Vermont Real Estate Purchase Agreement

In Vermont, any purchase agreement for real estate must be in writing. Otherwise, it’s not considered valid in a court of law. Our free and comprehensive Vermont real estate purchase agreement is a fantastic choice to get you started. However, before customizing the document, read up on the legal requirements. It includes the writing requirements and required disclosures, all of which we discuss below.

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Vermont Real Estate Purchase Agreement

There are multiple legal aspects you must consider. Without these aspects and pieces of information, you leave a loophole for the other party to sue you or view the agreement as ineligible. You also want to ensure that your contact is similar to others in the state. Otherwise, the other party might withdraw from the deal for something more beneficial to them.

Writing Requirement

  • The agreement must be a written contract and signed by both parties. However, it must also have the four (4) below elements:
    • In writing, the initial offer by the potential buyer. It must also have an acceptance of the offer by the seller.
    • Both parties mutually consent to enter a contract to sell/buy real estate.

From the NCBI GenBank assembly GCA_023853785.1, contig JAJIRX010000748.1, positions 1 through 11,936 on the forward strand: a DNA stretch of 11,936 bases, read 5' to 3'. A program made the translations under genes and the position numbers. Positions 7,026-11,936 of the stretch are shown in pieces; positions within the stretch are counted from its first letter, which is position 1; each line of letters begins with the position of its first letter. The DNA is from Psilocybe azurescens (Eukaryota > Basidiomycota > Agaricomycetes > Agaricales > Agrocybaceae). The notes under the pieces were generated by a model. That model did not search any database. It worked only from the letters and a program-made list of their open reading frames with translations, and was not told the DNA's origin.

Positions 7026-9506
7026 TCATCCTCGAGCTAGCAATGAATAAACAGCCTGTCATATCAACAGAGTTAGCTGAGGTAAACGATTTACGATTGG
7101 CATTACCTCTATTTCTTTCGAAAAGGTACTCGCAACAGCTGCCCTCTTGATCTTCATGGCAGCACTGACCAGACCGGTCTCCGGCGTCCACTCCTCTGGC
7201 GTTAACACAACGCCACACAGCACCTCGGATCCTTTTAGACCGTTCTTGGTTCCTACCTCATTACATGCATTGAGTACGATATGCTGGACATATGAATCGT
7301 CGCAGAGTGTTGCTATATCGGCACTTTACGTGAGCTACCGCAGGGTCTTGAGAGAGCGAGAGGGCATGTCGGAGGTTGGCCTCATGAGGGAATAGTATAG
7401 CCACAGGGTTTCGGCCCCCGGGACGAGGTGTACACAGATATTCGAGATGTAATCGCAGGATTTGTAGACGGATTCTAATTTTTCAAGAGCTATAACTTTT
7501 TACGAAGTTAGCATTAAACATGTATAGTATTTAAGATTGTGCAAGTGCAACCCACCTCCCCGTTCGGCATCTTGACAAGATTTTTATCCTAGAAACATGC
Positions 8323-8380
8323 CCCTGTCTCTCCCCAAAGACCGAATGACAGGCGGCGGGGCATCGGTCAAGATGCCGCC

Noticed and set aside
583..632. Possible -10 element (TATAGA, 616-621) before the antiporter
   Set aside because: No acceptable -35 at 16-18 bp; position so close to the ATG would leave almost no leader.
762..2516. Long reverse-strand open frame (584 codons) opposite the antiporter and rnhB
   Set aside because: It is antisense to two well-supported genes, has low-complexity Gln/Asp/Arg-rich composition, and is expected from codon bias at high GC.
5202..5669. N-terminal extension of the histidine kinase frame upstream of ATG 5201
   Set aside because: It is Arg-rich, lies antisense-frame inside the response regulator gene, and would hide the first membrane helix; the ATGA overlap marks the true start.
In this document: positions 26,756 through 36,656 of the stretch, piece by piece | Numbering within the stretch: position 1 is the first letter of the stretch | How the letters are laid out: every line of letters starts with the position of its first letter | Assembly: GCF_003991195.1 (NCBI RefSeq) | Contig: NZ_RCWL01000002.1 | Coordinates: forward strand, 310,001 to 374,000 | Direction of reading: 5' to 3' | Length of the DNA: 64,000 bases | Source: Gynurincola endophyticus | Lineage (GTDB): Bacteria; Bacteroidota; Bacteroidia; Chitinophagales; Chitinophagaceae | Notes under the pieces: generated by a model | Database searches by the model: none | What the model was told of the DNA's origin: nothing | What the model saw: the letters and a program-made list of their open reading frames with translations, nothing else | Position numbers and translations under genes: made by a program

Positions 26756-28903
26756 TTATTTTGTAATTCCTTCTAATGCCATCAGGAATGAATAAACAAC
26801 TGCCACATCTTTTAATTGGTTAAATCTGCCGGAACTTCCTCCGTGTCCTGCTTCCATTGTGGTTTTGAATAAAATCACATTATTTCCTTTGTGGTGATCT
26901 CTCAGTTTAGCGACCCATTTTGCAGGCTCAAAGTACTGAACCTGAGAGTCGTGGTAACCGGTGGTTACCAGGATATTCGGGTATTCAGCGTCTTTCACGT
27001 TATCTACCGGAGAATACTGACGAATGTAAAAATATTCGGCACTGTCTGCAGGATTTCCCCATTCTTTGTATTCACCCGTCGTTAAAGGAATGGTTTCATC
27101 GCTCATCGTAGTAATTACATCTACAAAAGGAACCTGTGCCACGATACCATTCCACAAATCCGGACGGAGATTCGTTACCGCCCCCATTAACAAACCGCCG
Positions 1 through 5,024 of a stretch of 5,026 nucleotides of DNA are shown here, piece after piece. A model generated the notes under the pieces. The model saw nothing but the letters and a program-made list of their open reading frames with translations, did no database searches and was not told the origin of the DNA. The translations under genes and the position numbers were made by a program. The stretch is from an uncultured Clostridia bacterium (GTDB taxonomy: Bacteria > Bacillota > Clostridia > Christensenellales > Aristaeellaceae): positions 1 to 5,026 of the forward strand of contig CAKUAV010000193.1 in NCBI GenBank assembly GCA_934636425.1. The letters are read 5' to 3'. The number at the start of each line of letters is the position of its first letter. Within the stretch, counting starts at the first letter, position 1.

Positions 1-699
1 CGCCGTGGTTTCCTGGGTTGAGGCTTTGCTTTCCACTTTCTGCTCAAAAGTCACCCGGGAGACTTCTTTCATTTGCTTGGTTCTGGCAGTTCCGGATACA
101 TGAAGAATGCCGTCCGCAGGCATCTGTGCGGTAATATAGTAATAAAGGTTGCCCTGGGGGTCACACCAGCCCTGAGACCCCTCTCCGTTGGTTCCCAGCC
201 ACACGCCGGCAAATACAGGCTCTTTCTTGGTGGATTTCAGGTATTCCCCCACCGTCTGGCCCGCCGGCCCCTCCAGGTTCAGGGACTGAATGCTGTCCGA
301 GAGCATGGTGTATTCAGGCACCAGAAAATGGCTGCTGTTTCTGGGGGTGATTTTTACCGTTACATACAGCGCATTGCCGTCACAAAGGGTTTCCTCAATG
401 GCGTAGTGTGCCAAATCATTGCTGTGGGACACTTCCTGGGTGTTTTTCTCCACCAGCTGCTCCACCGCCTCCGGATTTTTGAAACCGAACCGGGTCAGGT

• Consideration, which is where the parties exchange items that have value. It’s generally money for the house.
    • The contract’s purpose must be legal, violating no laws in Vermont.
  • The seller must also outline other terms in the contract, such as the following:
    • Identities of both parties
    • The registered and legal description of the property
    • The designated purchase price
    • The clause about the financing terms includes accepted payment methods, fees, etc.
    • Statement about the earnest money deposit’s amount typically ranges from 1% to 2%. However, it can also increase to 10% if the market is competitive.
    • The contract’s closing time. In Vermont, it’s generally 35 days after both parties sign the agreement.
    • Contingencies include terms such as the buyer getting proper financing or the owner ensuring the property is in marketable and good condition.
  • Vermont is a Buyer Beware state, which means sellers have no legal requirements to tell buyers about material defects. The buyer purchases the properties “as is,” they must inspect the premises beforehand to learn about any possible defects.
  • Buyers in Vermont can cancel a property purchase agreement anytime before midnight on the third business day after the transaction.

Required Disclosures

Besides the above writing requirements, you must also add specific disclosures. Without these disclosures, the buyer can cancel the contract, generally with little to no consequences. Luckily, in Vermont, there are only two (2) legal disclosures:

  • Lead-Based Paint Disclosure: An added seller statement about whether the building used lead-based paint. It’s only relevant to buildings built before or during 1978.
  • Seller’s Property Disclosure: While sellers don’t usually need to disclose material defects, it’s different when they use a licensed agent. Should they use the services of a licensed agent when selling the property, the agent must disclose any material defects to the buyer. It also includes a statement on the condition of the property.